Cisco Optimised Roaming

Carrying on with my series of posts about the new features introduced in the recent 8.0 WLC code release is Optimised Roaming.

Not to be confused with “assisted roaming” introduced in 7.4 optimised roaming is a whole new feature.   It is intended to help us solve the sticky client issue by forcing clients at the edge of a cell to move either to a new cell, or possibly onto 3G/4G connectivity.

I have been using optimised roaming with good results in high density networks recently, especially when coupled with RX-SOP.

Configuration & Logic:

Optimised roaming works by sending clients a deauth if they fall below a set of pre-defined thresholds, there are four globally configurable variables that influence the logic behind whether or not to send a client a deauth:

  • Enable / Disable Optimised Roaming per-band
  • Reporting Interval (seconds)
  • Data Rate Threshold (mbps)
  • RSSI Threshold (set via CHDM)

cisco-optimised-roaming-gui1

cisco-optimised-roaming-gui2

Let’s look at what these variables do individually:

Enable / Disable – Global config to turn on or off optimised roaming for either band.

Interval – This is how many seconds a client needs to have fallen below the defined acceptable thresholds before action will be taken, the configurable range is 5-90 seconds (90 default).

Data Rate – Works in tandem with the RSSI threshold and if set acts as a gating function, both thresholds must be violated in order for optimised roaming to send a deauth (default disabled).

Data RSSI – Follows the value configured for Data RSSI under RRM > Coverage at a global level and also can be configured at the RF-Profile level.   This sets the RSSI level at which clients will be sent a deauth.   If used with Client Low RSSI Check enabled the higher of the two values is used.

The following table shows when action would be taken depending on what options you have configured:

Below Data RSSI? Below Data Rate? Action Taken?
Yes Disabled (default) Deauth!
Yes No None
Yes Yes Deauth!

Optimised Roaming & Low RSSI Check:

cisco-optimised-roaming-gui3

Low RSSI check is a stand alone feature in its own right and specifies an RSSI threshold which a client has to be above in order to associate to the AP.   The optimised roaming logic checks both values and they must both pass in order for a client to connect.

Optimised roaming has a 6dB hysteresis as part of its algorithm in order to help prevent a client flapping between access points after a deauth event.

For example, if the Data RSSI value was set to -75dBM a client that has been deuathed from an AP must improve its connection by at least 6dB in order to be able to reconnect, i.e. it must be able to connect at -69dBm.

Debugging & Monitoring:

There are no specific debug commands for optimised roaming at the moment, however you can check the number of clients that have been sent a deauth on the GUI under Monitor > Statistics > Optimised Roaming or on the CLI:

show advanced 802.11a/b optimized-roaming stats

You can also debug on a client and watch for reason 4 messages:

debug client xx:xx:xx:xx:xx:xx
debug dot11 mobile enable
debug dot11 state enable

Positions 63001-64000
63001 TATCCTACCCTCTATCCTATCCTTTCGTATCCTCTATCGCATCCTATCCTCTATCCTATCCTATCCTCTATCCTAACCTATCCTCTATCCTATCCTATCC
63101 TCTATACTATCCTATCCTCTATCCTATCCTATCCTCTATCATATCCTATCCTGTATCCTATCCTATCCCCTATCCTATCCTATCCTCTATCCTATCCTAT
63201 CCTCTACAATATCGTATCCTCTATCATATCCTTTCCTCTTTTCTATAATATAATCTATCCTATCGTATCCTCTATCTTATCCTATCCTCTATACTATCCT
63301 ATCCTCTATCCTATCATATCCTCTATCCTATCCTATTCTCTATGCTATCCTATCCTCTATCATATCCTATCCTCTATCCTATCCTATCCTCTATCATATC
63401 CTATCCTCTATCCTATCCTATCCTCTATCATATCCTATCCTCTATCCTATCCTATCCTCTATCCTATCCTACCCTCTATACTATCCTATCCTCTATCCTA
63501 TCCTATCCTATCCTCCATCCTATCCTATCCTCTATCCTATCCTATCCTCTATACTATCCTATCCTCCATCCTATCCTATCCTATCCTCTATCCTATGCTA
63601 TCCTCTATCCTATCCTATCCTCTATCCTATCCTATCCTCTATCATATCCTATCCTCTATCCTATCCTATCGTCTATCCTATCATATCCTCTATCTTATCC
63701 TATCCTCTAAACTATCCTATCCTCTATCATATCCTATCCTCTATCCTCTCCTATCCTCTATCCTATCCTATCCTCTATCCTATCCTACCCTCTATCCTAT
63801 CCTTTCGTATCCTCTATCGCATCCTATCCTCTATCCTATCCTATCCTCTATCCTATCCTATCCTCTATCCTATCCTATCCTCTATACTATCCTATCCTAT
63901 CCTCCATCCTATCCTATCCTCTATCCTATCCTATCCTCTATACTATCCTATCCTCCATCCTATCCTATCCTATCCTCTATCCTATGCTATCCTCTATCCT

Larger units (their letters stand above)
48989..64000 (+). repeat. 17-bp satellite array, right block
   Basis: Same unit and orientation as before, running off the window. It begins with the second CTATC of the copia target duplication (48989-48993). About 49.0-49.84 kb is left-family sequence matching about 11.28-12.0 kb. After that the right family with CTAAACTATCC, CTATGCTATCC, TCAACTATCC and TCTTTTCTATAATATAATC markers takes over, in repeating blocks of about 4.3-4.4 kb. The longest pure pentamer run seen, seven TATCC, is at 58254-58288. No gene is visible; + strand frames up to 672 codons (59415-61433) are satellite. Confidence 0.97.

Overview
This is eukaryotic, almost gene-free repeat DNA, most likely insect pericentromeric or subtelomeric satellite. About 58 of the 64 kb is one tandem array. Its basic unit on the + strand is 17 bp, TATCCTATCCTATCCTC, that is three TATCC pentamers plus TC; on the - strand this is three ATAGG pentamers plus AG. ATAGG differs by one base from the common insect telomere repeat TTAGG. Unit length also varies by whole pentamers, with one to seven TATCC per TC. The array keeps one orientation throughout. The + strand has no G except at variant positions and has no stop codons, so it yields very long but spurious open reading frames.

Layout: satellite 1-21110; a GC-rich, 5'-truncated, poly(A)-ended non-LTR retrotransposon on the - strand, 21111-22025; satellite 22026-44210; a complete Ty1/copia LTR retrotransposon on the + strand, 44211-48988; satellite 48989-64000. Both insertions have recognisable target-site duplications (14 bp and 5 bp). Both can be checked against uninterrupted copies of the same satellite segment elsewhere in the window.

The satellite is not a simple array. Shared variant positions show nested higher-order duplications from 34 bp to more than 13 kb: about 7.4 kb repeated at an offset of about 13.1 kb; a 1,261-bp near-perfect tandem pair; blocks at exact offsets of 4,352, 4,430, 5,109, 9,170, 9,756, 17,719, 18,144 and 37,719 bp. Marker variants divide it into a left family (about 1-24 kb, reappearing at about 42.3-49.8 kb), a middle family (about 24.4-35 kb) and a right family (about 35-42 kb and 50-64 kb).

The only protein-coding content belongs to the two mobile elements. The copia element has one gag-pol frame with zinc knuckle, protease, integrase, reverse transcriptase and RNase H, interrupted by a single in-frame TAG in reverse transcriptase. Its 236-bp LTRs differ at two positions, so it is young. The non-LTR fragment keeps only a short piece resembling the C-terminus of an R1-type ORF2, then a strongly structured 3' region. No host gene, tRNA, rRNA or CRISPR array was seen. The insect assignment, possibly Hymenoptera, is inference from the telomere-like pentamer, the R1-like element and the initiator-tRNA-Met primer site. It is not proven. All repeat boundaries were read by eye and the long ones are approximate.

Real World Configurations & Experiences:

As I mentioned at the start of this post I have been using this feature in the real world with good results and also combining it with RX-SOP in high-density deployments.   I also use this feature alongside 802.11k.   It seems there were also some bugs in the initial 8.0 code release although these have allegeldy been resolved in the recent 8.0 mr1 release (see CSCuq40682).

There is not a lot more to do with this other than turn it on and see how it works, I would say you need to have a good density of access points in your coverage areas as unlike features such as Aruba’s ClientMatch which considers where the client may be able to roam to and indeed helps direct it there by denying association where we do not want the client to connect optimised roaming is not (at least at the moment) that deterministic.

As I understand it optimised roaming is also not application aware and you would probably not want to enable this on a network with voice traffic or anything that may be upset by the deauth and the interruptions to connectivity whilst we wait for the client to reconnect.

I have found that using an interval of between 15-30 seconds works best for most of my deployments depending on how mobile the clients are, it would be really nice if we could configure this at the RF-Profile level too i.e. have a more frequent check for transit areas in a building vs locations where people may be less mobile.

Be careful not to set the Data RSSI too aggressively, you need to take it high enough to make the system actually take action but be even in networks where I have a great density of access points and good coverage from multiple radios I have often found this works best with a value aimed at removing the worst behaving clients from a given cell.   Also consider the 6dB hysteresis when you are setting this value, if a client moves away from a cell and back again you need to make sure it can reconnect reasonably easily.

Typically I am running with a data RSSI value of between -73 and -76 and may configure a higher value such as -71 or above for an auditorium.

I’d love to hear from others who are using this in production networks, it is a very new feature and as such documentation and configuration guidelines are thin on the ground.